SHUSTER: Well in the past, it would've changed because the conservatives were always against what's known here as the Sunshine Policy, the opening toward North Korea that the last 10 years have seen. But gradually, politics has changed in South Korea, and now Lee Myung-bak, a conservative, has essentially embraced similar policies toward North Korea of the last president Roh Moo-hyun. And it looks like things will roughly stay the same on that score.

MONTAGNE: Mike, thanks very much.

SHUSTER: You're welcome, Renee.

MONTAGNE: NPR's Mike Shuster, speaking to us from Seoul.

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Ex-Hyundai CEO Elected President in S. Korea

Lee Myung-bak looked likely to be South Korea's next president on Wednesday after exit polls showed he had won a landslide victory, as voters overlooked fraud allegations hoping the former Hyundai CEO can revive the economy.

Lee of the conservative Grand National Party received 50.3 percent of the vote, according to an exit poll sponsored jointly by TV stations KBS and MBC.

Lee, a former Seoul mayor, has led the race for months. He has pledged to take a more critical view of Seoul's engagement with rival North Korea and seek closer U.S. ties. Efforts to end North Korea's nuclear weapons ambitions stand at a critical juncture, with the communist country set to disclose all its programs for eventual dismantlement by a year-end deadline.

His closest rival, liberal Chung Dong-young, had 26 percent in the exit polls, and independent Lee Hoi-chang was third with 13.5 percent. The poll of 70,000 people had a margin of error of plus or minus 1 percentage point.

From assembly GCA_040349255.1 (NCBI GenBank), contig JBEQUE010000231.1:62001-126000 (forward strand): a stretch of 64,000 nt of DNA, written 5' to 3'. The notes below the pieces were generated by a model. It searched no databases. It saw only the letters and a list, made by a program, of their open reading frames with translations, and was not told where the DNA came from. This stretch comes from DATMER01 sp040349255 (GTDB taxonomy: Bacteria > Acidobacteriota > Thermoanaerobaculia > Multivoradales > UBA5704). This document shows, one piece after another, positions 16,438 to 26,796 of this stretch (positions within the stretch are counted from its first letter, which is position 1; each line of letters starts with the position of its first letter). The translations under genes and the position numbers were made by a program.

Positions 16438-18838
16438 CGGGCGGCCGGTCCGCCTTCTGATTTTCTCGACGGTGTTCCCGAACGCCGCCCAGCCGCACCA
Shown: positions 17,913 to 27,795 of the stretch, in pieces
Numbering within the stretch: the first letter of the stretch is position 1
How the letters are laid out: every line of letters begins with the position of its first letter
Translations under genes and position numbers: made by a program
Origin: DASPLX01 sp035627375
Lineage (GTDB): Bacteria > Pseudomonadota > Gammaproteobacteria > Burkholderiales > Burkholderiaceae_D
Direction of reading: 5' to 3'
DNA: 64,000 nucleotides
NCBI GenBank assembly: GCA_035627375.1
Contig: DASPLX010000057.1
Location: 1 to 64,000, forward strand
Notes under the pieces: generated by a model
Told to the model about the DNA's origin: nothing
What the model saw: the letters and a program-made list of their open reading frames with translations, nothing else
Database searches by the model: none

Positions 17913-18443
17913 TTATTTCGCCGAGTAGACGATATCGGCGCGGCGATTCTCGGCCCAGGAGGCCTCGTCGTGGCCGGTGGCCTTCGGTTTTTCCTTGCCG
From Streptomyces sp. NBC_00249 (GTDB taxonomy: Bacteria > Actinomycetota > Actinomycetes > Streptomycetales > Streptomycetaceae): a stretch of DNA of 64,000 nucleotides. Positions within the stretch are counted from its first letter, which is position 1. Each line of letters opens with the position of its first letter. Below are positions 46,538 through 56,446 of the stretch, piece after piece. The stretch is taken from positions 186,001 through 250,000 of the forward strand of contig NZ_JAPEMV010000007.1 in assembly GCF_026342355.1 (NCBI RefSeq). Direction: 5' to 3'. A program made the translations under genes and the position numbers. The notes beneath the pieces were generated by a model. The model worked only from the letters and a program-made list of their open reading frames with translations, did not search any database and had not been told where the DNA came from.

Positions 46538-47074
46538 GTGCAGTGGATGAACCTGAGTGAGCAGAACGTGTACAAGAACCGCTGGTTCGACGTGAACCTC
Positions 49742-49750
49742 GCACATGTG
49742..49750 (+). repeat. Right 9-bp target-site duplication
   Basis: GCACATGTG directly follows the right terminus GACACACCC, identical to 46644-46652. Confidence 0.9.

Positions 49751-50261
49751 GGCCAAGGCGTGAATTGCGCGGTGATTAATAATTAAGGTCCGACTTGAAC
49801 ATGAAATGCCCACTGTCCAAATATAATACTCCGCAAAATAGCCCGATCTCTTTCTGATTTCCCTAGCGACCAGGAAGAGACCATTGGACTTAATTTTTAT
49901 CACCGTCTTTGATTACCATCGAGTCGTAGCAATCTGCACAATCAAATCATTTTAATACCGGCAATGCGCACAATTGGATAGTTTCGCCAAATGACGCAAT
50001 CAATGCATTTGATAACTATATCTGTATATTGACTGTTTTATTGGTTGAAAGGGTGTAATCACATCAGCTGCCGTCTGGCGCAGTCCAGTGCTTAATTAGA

The National Election Commission said Lee was leading with 46.3 percent to Chung's 28.3 percent, with 23.7 percent of the vote counted.

Just days before the vote, the parliament voted to authorize an independent counsel investigation into Lee in a stock manipulation case where prosecutors had already cleared him of wrongdoing. The counsel is to complete the probe before the Feb. 25 inauguration, and Lee has said he would step aside from the presidency if found at fault.

"I want to thank the people who have defended me from numerous negative campaigns," Lee told reporters Wednesday morning after voting in Seoul. "This time, we have to change the government without fail. To do so, all the people should take part in the voting."

Unlike previous elections dominated by security policy with rival North Korea or relations with the United States, this year voters were focused on economic matters due to concern over sky-high real estate prices, soaring unemployment and a widening gap between rich and poor.

Nicknamed "The Bulldozer" for his can-do business acumen, Lee's support has been bolstered due to dissatisfaction over the five-year term of liberal President Roh Moo-hyun, who was constitutionally barred from seeking re-election.

Lee has made the economy central to his campaign, pledging to raise annual growth to 7 percent, double the country's per capita income to $40,000 and lift South Korea to among the world's top seven economies - known as his "747" pledge.

Lee first gained prominence as head of Hyundai's construction unit that symbolized South Korea's meteoric economic rise in the 1960-70s. As Seoul mayor from 2002-2006, he made his mark by opening up a long-paved-over stream to create a new landmark in the capital that also earned him environmental credibility.

Lee's march to the presidency hit a bump this week when a video was released by his liberal rivals showing him saying in 2000 that he founded a firm implicated in fraud. Although he had acknowledged the same in printed interviews, the video put the words directly into his mouth.

From NPR reports and The Associated Press